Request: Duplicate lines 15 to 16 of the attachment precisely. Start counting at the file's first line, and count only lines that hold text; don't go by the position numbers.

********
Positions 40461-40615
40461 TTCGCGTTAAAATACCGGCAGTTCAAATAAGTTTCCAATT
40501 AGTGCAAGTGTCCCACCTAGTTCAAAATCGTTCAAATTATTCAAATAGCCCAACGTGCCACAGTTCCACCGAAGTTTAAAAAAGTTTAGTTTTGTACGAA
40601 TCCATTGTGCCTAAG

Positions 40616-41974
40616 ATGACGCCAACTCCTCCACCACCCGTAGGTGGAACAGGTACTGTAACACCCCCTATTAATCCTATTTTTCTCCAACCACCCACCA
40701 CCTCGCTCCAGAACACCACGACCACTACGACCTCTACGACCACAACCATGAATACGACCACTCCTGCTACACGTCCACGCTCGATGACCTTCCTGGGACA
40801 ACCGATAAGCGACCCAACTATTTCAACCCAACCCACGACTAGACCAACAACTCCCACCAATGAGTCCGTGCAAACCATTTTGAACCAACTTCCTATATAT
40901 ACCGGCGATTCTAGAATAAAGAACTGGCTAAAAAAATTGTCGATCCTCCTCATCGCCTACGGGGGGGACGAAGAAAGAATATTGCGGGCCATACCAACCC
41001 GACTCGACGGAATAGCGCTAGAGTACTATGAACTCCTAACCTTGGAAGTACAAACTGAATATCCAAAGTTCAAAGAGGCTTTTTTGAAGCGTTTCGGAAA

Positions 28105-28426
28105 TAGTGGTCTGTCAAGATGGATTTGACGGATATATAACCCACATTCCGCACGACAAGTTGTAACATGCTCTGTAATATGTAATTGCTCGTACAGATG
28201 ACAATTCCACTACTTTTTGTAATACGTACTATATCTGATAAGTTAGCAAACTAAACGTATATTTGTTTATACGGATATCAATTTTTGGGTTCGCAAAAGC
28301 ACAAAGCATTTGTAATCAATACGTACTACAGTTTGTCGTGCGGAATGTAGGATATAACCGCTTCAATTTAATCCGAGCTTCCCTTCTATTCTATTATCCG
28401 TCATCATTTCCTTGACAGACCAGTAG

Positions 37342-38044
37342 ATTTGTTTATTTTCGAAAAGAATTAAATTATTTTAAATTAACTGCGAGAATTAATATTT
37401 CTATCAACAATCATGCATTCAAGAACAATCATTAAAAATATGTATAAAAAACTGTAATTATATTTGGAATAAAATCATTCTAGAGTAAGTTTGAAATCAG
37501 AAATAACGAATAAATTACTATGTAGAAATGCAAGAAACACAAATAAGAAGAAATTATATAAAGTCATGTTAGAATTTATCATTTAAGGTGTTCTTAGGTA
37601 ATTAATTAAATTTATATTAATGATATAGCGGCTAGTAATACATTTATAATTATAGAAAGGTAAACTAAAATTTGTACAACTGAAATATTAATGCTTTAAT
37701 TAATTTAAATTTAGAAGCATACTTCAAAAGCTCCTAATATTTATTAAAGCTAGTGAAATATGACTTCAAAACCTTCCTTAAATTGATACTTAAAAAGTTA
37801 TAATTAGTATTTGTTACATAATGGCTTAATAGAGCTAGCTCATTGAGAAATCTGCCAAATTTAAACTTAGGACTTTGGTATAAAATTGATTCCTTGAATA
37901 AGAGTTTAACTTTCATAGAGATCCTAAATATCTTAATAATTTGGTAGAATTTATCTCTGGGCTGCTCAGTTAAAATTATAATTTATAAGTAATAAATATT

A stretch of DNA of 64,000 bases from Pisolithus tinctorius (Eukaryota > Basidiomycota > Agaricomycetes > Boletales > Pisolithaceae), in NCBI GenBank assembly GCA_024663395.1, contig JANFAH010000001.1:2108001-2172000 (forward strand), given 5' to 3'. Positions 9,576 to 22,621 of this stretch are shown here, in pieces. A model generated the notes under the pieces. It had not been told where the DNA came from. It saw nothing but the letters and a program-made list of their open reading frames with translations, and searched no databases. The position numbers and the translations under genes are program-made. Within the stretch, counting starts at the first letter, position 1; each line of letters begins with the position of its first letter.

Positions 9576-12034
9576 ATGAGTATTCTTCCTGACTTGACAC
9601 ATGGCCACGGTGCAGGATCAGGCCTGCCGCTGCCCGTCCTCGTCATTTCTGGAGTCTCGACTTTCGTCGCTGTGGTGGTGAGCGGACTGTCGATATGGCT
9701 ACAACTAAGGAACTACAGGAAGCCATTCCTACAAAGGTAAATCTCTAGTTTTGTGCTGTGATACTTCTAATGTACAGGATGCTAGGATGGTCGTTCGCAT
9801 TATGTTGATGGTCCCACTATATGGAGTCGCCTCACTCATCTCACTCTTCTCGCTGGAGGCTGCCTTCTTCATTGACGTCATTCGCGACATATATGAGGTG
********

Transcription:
28401 TCATCATTTCCTTGACAGACCAGTAG

Positions 37342-38044